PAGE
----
Bösch: What was until recently considered something special by our customers is now standard and thus regarded as a permanent fixture. This implies at the same time that we are continuing to develop our products and services for the benefit of our customers.
Kosfeld: Our customers and their structures are also constantly developing. Numerous activities have been outsourced to the end customer over the years in a bid to cut manpower and costs. In this process, we are not only in demand as a supplier but have also seen the signs of the times well in advance and acted accordingly. Much of what we do today in our customers’ interests used to take place on the customer’s side. This is now in many cases seen as a natural service provided by the supplier.
On the subject of outsourcing and cost cutting – can Mannesmann Line Pipe actually still afford to have its own globally active sales employees?
Kosfeld: Being close to the customer is all the more important as products become, on the face of it, increasingly interchangeable. In some cases, the value of our products reveals itself of course only in their application and after decades of reliable and trouble-free operation. So precisely for this reason it is ultimately our sales employees and agents worldwide who make the decisive difference. Personal service on the basis of many years of experience and technical expertise – that’s what our customers appreciate. And not only when they tour our plants or attend pre-production meetings in Hamm or Siegen, but above all in view of our presence on site worldwide. From planning, customs clearance and logistical handling through to technical consultations during application on site.
Bösch: Numerous customers additionally value the support from our product managers who are fully conversant with all the technical details – from the material and grades through to the best-suited application process. It is precisely on this basis that we can live up to our reputation as the dependable and solution-driven partner of our customers.
The product managers used to be employees of Technical Customer Service. What has changed for the customer here?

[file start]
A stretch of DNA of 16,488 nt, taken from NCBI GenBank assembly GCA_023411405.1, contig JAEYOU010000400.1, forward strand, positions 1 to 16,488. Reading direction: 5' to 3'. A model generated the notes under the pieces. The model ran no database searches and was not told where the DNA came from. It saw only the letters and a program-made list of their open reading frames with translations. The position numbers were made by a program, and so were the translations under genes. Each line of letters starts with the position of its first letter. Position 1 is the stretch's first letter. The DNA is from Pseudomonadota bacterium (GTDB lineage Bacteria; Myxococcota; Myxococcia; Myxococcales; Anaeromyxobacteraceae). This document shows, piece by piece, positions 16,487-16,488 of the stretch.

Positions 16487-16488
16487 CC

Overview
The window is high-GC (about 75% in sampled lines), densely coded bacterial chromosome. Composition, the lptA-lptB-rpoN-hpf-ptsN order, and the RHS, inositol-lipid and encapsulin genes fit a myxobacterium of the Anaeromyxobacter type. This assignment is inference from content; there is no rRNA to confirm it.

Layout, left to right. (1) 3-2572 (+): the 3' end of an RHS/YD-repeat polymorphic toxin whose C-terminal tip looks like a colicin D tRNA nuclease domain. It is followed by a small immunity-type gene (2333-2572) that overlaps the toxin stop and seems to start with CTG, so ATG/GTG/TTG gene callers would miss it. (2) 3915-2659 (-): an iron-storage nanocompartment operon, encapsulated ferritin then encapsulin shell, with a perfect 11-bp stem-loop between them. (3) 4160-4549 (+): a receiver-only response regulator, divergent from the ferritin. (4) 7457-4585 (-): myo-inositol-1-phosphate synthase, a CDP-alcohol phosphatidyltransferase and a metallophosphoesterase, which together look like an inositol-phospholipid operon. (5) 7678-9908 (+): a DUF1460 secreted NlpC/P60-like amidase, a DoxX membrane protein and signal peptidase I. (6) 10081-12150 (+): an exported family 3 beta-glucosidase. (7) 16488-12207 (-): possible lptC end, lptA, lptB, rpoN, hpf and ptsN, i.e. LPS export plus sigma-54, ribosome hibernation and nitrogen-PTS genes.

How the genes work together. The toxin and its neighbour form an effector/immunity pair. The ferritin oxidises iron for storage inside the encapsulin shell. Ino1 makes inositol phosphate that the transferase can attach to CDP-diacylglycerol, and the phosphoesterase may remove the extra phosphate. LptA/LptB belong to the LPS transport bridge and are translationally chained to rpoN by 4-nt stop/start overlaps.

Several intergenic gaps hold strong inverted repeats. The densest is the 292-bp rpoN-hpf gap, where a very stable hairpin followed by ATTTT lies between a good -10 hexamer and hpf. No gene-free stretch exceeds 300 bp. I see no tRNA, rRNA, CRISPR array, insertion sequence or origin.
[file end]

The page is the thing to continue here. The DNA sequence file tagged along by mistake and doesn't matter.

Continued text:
Löbbe: The employees of Technical Customer Service used to be assigned to the quality departments in Hamm and Siegen. Now, as product managers, they are much more strongly integrated in our sales structure. This means that they are much more involved in daily sales business, experience processes and project progress and are de facto closer to our customers. At the same time, they continue to interface with the quality and R&D departments while also being integrated in innovation management and business development and processes.
In what way does digital change impinge upon customer orientation?
Löbbe: Digitization opens up totally new opportunities for companies. For example, it lays the foundations for transforming a function-based into a process-based organization. By switching to SAP 10 years ago, we took a necessary and important step toward the digitization of our processes. Kosfeld: To a large extent, the way we do business today is entirely different to, say, 10 or 15 years ago. Email and smartphones are part and parcel of everyday activities. Video conferences are replacing real-life meetings that were often associated with time-consuming long-distance travel. At the same time, the pace has picked up and every inquiry, every query, every item of desired information has seemingly acquired the same status. Here, again, I see our employees as important interfaces with our customers by assessing things appropriately, setting priorities and drawing the right conclusions in the interests of our customers.
In view of the advance of globalization and the fast pace of the worldwide procurement market, customer orientation is growing in importance.Thorsten Bösch
In what areas does customer orientation run up against its limits?
Kosfeld: Transparency and the observance of compliance guidelines are the basis for and an important part of our customer orientation. If customer orientation is interpreted to mean that these rules can be overridden, then we inevitably run up against our limits.
Löbbe: Of course customer orientation must not be allowed to become a be-all and end-all – ultimately it has to add up for everyone concerned. So when focusing on our customers, we must not lose sight of our own principles. At the end of the day, this also means being frank with the customer and honestly saying so when his ideas are unrealistic and cannot be implemented as such.
Bösch: Customer orientation always requires customer participation. Only when customers communicate their needs to us and involve us early on in decision-making processes can we see to it that their wishes are effectively fulfilled. If the customer refuses, for whatever reason, this inevitably limits our opportunities and our scope.
Where do you currently see the biggest challenge when it comes to customer orientation?
Kosfeld: All things being equal – internationally. We make no secret of the fact that the price at the end of the day always is a crucial factor. The energy turnaround, subsidies and cheap imports have caused severe upheaval internationally in some areas. We have to make it plain to our customers where we ourselves have to step in and accept responsibility and where we don’t. This also applies, incidentally, to the supply chain. Continuing to be in demand as a reliable supplier in this context is in my view a major challenge for the future.
Löbbe: We want to and have to optimize our internal structures in the interests of the customer and convert change into genuine and tangible customer benefits.
Bösch: The biggest challenge will always be that of supplying the ordered goods in the required quantity and quality at the specified time. This has always been our aspiration and will continue to be so in the future. We don’t measure our performance with that of other suppliers – our yardstick is customer satisfaction.